Denise C. Phelps, Department of Public Policy

“I want to be a leader,” are words you may hear echoed when a teacher asks their students what they want to be when they grow up. Being a leader and obtaining leadership skills details a lot of responsibility and hard work, especially when you want to be a leader in academia. Whether you’re a teacher in K-12 or a professor at a community college or university, there will always be challenges in the classroom. From keeping the students engaged, balancing the different learning needs of their students, and creating a diverse learning environment, educators are faced with a wide range of demands in today’s academic environment.

Rules of Engagement

Actively engaging students while keeping them connected and interested in a student-centered learning environment not only promotes meaningful learning experiences, it also increases curiosity and encourages students to learn.

For example, several active learning techniques can add variety to your class and give students the opportunity to brainstorm and learn how to work in teams. Start the day off with a question-answer session with the whole class to get the students energized such as:

  • Factile-Jeopardy Classroom: An interactive learning platform lets teachers create engaging jeopardy-style quiz games for the classroom.
  • Jigsaw: A cooperative learning activity that makes students dependent on each other to succeed. That is, this technique breaks classes into groups and assignments into pieces that the groups assemble to complete the jigsaw puzzle.
  • Kahoot!: An interactive game-based learning platform where students sign-in and compete against each other or in groups.
  • Think-Pair-Share: A collaborative learning strategy where students work together to solve a problem or answer a question about an assignment.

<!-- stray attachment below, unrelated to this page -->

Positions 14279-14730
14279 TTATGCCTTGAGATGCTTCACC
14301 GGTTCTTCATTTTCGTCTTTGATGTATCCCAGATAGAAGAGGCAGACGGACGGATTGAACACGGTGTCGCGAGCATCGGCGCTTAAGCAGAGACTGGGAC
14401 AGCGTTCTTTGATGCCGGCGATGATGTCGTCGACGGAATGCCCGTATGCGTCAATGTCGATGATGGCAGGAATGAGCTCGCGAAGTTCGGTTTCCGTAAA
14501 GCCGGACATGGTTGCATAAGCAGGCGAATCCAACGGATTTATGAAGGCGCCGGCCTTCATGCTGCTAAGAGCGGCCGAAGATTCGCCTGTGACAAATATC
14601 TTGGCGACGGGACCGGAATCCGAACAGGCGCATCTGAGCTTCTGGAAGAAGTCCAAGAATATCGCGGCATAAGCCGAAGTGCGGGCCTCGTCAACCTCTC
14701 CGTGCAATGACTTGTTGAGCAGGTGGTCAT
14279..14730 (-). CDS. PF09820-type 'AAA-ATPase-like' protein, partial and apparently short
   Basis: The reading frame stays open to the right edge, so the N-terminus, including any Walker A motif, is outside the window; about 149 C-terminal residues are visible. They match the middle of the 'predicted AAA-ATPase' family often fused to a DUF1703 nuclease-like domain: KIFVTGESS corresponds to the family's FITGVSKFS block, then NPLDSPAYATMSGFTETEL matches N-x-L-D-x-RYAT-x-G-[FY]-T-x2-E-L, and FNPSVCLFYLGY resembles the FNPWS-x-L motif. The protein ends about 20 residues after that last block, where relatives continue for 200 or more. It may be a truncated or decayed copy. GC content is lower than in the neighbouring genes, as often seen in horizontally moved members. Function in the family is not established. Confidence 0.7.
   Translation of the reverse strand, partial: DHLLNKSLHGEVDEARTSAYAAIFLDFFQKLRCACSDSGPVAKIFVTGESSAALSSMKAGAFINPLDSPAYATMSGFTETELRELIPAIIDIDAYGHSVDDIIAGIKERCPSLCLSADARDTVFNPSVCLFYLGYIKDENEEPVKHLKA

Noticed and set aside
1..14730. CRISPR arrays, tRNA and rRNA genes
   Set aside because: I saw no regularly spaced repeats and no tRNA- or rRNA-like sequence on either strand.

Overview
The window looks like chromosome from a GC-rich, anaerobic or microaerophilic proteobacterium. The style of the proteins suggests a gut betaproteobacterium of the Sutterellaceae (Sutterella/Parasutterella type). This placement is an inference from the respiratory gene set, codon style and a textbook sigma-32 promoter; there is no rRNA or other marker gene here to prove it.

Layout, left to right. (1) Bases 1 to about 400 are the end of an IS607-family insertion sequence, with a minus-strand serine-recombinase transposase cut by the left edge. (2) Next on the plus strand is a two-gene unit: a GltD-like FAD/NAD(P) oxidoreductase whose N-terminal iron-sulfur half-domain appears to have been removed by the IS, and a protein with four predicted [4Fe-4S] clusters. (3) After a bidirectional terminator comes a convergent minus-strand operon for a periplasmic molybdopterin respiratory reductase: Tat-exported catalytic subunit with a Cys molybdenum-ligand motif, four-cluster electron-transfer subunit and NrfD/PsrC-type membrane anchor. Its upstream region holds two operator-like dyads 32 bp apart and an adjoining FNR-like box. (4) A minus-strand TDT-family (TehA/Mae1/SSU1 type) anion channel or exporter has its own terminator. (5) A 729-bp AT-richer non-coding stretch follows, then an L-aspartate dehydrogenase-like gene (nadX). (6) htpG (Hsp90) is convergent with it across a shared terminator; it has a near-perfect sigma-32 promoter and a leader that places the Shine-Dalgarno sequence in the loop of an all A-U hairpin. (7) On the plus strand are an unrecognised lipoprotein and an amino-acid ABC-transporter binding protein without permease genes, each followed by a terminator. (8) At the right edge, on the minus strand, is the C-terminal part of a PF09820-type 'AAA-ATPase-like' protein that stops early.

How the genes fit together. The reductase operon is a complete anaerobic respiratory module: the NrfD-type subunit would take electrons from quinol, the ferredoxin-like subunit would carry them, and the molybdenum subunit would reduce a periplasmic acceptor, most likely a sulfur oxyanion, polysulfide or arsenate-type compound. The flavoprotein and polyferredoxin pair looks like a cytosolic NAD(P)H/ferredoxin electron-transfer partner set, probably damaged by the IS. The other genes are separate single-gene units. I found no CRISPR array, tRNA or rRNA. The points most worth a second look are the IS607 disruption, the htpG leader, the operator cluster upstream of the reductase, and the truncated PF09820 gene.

Engage Diverse Learners

All students learn differently. Therefore, it is important for educators to be flexible in accommodating their students. Arrange the classroom so students can be comfortable. Also, here are some additional ways to engage diverse learners:

  • Use images, pictures, color visual media, and maps for students to learn and understand new information.
  • Play different sounds and music for student to engage in through listening, speaking and learning to identify repetition.
  • Instruct students to work in groups and learn how to brainstorm, identify, and solve problems together.
  • Teach students how to recognize patterns and connections using logical reasoning.

Addressing Diversity and Inclusion in the Classroom

Teaching can be challenging and finding the opportunities to promote diversity and create a safe and collaborative inclusive environment is thus very important in academia:

  • Recognizing how the intersections of race, ethnicity, gender, religion, sexual orientation, and socioeconomic status impact students can be used to promote inclusion.
  • Conversing about diversity and equity can be uncomfortable for some students. Therefore, explore topics about multiculturalism to introduce complex issues.
  • Providing opportunities for students to participate in discussions where they listen to each other’s opinions respectfully and develop cross-cultural competence.
  • Planning ways to keep students active and engaged in learning about different languages, customs, and worldviews, so all student ideas are shared and represented.

To sum up, the more exposure students get by participating in a diverse learning environment, the better the understanding of how to connect with people from other ethnic groups. This will prepare them for life outside of the classroom.


Gabriel, Kathleen F. (2018). Five Ways to Promote a More Inclusive Classroom.

Othman, Norasmah. Mohd Hasril Amiruddin (2010). Different Perspectives of Learning Styles from VARK Model. Procedia – Social and Behavioral Sciences Volume 7, 2010, Pages 652-660.

Whenham, Tricia. 15 active learning activities to energize your next college class.

Matthew Mahavongtrakul edited this post on April 23rd, 2019.